ger relationship between patients and providers with regard to maintaining patient privacy. Both the content of policies and the approach used to develop them play a large role in ensuring that employees abide by them. Policy documents are most effective when designed as easily accessible, ongoing reference materials and when introduced at the start of employment and referred to regularly in training and other internal communications.

Policies Regarding Information Uses and Flows

Policy statements regarding information uses and flows attempt to balance the need for providers, payers, researchers, and others to access health information against patients' desires for privacy. Overly restrictive policies, by making information inaccessible and leaving providers vulnerable to malpractice litigation, may interfere with providers' abilities to care for patients properly. Overly permissive policies may cause patients to lose confidence in the ability of the organization to protect sensitive data, making them reluctant to impart vital information. Notwithstanding common principles for balancing access and privacy, specific decisions may vary across organizations according to the size, structure, and types of care provided. Organizational culture also plays a strong role.

Policies regarding information use and flows tend to be formalized in specific policy documents on security, confidentiality, protection of sensitive health information, research uses of health information, and release of health information. They address both paper and electronic health records to avoid possible inconsistencies in the procedures employees follow for handling them.5 Formally developed policies vary among organizations according to their internally developed risk assessments (Box 5.1).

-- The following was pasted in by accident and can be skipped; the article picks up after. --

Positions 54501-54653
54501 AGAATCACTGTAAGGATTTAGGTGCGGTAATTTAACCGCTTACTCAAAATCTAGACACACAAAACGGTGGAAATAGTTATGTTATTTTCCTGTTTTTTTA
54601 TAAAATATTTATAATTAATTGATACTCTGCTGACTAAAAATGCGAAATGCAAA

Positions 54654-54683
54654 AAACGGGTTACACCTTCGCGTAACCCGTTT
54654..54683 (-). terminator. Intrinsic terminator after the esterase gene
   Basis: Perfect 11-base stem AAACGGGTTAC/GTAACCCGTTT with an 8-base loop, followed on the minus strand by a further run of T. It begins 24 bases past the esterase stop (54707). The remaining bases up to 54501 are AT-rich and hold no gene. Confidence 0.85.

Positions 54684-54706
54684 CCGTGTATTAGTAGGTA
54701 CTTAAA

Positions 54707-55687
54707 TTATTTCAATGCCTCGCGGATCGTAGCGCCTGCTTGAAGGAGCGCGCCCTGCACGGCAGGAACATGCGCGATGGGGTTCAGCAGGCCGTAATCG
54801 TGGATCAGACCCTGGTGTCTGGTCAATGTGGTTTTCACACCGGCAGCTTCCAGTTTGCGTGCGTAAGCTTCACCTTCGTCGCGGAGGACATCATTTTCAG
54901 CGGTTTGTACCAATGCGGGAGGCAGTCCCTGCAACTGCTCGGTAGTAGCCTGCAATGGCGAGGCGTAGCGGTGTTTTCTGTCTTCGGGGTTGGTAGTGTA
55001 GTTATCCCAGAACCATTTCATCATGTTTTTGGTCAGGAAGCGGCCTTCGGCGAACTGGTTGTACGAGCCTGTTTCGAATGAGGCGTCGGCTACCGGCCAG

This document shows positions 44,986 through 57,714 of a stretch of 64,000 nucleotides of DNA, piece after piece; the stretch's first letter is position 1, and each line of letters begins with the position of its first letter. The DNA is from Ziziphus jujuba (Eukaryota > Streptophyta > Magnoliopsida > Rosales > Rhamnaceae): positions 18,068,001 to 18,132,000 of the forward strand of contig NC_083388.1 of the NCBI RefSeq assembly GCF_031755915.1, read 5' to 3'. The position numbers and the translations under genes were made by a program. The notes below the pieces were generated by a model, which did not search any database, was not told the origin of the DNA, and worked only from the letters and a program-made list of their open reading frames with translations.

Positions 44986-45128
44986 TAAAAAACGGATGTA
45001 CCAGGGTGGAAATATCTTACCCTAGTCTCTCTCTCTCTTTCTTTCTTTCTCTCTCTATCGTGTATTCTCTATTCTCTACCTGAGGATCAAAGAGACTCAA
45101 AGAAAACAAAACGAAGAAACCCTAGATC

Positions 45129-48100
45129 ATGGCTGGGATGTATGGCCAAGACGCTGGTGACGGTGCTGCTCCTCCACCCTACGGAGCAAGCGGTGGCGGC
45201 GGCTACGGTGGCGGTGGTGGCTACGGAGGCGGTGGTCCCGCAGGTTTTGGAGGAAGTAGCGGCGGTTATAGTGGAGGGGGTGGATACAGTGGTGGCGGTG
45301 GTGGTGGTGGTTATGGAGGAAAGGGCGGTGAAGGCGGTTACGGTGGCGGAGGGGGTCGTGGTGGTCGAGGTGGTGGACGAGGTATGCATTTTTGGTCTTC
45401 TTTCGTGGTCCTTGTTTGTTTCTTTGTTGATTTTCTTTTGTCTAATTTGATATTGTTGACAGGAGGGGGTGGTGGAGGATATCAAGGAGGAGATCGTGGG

Security Policies

Security policies describe an organization's philosophy and goals for user authentication and access control, as well as data reliability, availability, and integrity. Effective policies generally include a description of the organization's risk assessment and assign responsibility to individu-


At present, the electronic medical record is an attempt to transfer paper records into electronic form. Over time, the electronic medical record will incorporate content such as images and sound that cannot be stored in paper form. Modern telecommunications may also provide the opportunity to capture content not previously considered part of the patient record, such as teleconferences and on-line consultations.

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